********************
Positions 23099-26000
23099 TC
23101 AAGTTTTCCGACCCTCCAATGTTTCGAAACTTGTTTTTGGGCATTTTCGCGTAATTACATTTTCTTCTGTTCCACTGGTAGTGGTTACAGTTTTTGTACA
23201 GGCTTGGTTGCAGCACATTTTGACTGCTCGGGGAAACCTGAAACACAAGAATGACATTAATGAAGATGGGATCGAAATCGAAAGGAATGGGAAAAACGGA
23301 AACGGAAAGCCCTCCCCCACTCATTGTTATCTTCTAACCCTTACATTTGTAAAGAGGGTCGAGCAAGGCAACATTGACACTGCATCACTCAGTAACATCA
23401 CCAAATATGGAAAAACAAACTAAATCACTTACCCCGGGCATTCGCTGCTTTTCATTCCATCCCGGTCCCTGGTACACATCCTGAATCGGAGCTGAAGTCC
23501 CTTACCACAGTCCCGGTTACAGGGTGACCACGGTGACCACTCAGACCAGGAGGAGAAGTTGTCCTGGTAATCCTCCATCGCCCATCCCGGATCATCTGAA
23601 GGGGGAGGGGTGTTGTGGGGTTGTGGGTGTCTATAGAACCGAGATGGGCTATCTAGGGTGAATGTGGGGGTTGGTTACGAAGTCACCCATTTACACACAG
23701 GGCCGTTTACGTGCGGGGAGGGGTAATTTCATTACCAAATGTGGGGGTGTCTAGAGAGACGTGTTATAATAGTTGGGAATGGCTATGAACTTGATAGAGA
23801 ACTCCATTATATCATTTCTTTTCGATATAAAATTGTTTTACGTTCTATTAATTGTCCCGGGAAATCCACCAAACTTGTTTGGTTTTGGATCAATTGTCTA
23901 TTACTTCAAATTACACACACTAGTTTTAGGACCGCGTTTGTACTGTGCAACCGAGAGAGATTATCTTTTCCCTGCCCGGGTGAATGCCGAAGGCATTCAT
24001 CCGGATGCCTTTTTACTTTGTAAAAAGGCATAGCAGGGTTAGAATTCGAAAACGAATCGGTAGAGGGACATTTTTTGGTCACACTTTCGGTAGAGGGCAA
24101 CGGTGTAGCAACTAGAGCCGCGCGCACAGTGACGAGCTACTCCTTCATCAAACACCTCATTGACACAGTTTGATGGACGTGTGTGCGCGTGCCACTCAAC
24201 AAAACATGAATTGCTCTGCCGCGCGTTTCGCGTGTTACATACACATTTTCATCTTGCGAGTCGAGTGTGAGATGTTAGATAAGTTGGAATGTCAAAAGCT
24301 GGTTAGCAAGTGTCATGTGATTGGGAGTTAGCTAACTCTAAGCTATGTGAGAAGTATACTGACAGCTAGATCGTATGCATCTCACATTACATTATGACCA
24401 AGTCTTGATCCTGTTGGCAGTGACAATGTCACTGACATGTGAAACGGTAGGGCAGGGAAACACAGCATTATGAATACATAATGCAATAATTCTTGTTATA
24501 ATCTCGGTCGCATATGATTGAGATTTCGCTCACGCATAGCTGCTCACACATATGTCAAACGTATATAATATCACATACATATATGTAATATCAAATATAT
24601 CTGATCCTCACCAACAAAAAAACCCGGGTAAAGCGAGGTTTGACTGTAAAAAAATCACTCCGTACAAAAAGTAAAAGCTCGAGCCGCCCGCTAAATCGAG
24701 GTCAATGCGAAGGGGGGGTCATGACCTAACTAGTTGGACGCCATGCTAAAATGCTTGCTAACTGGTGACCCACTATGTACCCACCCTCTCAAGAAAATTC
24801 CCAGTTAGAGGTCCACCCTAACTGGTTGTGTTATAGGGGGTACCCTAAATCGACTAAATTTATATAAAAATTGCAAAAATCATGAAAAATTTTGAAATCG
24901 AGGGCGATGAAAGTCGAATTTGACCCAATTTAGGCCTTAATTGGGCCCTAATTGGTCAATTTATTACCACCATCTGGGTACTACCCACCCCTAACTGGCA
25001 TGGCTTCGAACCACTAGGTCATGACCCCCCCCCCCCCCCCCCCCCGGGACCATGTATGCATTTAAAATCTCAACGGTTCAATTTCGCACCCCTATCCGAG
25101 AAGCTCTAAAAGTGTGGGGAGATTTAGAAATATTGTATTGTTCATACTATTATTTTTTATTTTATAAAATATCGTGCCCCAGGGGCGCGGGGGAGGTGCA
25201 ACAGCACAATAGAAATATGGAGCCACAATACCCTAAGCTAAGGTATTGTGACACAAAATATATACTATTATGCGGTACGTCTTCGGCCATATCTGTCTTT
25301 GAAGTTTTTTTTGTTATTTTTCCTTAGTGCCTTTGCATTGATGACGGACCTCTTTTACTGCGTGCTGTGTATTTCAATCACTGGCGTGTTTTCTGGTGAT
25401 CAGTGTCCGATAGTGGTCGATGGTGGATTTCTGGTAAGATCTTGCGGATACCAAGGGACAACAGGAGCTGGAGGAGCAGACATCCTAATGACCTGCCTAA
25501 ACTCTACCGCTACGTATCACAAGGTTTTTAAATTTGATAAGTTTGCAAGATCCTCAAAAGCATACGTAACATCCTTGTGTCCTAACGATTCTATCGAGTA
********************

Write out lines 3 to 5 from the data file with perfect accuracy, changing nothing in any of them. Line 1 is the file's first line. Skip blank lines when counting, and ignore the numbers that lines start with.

23101 AAGTTTTCCGACCCTCCAATGTTTCGAAACTTGTTTTTGGGCATTTTCGCGTAATTACATTTTCTTCTGTTCCACTGGTAGTGGTTACAGTTTTTGTACA
23201 GGCTTGGTTGCAGCACATTTTGACTGCTCGGGGAAACCTGAAACACAAGAATGACATTAATGAAGATGGGATCGAAATCGAAAGGAATGGGAAAAACGGA
23301 AACGGAAAGCCCTCCCCCACTCATTGTTATCTTCTAACCCTTACATTTGTAAAGAGGGTCGAGCAAGGCAACATTGACACTGCATCACTCAGTAACATCA